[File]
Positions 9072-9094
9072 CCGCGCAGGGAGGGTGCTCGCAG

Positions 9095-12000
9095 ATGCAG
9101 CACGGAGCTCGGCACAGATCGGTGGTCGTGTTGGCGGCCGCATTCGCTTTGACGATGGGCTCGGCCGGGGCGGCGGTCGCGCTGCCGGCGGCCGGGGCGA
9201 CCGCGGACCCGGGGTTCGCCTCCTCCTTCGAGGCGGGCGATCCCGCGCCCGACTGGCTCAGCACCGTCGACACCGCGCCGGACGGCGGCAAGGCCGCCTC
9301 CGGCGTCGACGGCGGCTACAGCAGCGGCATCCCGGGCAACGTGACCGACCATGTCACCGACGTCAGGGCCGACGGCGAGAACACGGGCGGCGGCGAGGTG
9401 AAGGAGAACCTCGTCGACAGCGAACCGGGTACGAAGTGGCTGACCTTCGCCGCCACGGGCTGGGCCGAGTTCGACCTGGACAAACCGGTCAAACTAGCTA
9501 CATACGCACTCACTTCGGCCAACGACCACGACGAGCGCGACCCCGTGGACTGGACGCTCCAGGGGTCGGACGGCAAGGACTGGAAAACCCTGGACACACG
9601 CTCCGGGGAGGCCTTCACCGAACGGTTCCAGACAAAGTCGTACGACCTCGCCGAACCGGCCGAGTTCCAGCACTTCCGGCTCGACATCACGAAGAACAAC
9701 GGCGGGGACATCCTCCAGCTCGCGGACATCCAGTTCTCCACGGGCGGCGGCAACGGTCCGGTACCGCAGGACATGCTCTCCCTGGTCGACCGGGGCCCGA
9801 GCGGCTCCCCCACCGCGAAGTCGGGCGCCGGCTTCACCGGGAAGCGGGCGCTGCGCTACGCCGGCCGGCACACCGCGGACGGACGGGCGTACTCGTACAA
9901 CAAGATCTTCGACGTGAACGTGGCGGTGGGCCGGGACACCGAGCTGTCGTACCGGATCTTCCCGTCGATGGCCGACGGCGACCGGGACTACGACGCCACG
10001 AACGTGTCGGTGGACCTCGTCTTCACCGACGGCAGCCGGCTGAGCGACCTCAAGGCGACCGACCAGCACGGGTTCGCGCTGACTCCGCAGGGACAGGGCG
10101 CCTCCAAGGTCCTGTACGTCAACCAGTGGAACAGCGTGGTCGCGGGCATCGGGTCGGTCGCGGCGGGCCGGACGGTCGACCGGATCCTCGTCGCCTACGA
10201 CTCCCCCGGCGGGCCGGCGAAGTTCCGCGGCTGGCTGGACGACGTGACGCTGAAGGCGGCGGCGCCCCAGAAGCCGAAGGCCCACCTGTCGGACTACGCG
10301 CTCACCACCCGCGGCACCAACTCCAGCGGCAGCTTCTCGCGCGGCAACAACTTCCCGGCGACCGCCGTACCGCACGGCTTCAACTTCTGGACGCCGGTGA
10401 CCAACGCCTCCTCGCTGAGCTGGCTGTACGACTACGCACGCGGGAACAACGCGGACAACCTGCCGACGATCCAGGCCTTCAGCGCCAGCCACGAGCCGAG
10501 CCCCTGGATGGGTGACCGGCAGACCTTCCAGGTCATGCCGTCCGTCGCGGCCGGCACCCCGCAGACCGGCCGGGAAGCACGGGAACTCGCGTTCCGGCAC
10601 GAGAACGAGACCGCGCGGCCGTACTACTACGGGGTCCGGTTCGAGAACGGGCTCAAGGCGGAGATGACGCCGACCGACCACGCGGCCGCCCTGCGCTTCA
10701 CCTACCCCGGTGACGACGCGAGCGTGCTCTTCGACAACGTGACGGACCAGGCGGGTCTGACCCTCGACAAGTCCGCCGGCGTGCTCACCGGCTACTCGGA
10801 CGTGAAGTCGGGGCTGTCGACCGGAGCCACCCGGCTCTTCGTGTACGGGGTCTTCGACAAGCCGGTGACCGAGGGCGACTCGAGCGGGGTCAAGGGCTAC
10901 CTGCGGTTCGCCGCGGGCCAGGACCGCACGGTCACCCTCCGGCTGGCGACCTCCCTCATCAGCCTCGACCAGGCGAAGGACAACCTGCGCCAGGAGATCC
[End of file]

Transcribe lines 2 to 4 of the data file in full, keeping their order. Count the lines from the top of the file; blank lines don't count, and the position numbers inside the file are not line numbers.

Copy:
9072 CCGCGCAGGGAGGGTGCTCGCAG

Positions 9095-12000
9095 ATGCAG